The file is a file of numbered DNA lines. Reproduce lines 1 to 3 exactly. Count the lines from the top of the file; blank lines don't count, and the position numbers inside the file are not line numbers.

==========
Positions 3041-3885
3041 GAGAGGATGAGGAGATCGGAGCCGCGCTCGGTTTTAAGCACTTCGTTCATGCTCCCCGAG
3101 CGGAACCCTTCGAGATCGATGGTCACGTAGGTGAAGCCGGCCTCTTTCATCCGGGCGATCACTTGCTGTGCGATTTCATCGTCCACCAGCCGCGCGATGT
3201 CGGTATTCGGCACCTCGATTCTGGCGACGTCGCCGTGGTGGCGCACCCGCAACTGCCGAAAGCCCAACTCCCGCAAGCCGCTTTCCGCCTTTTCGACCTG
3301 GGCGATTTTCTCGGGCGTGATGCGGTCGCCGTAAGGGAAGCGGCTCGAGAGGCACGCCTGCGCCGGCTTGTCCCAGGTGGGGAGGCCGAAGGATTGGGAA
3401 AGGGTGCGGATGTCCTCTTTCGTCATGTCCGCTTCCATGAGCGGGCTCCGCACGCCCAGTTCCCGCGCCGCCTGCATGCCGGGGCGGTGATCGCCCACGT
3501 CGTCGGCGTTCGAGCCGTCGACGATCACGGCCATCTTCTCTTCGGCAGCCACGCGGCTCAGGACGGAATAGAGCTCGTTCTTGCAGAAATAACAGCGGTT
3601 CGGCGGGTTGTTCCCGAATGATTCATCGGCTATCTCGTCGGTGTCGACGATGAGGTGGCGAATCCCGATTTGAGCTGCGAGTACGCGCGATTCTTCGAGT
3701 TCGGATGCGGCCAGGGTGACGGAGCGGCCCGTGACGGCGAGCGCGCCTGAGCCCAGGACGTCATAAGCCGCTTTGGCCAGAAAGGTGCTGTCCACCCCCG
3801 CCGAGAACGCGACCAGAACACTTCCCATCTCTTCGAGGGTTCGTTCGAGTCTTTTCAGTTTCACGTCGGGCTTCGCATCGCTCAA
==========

Positions 3041-3885
3041 GAGAGGATGAGGAGATCGGAGCCGCGCTCGGTTTTAAGCACTTCGTTCATGCTCCCCGAG
3101 CGGAACCCTTCGAGATCGATGGTCACGTAGGTGAAGCCGGCCTCTTTCATCCGGGCGATCACTTGCTGTGCGATTTCATCGTCCACCAGCCGCGCGATGT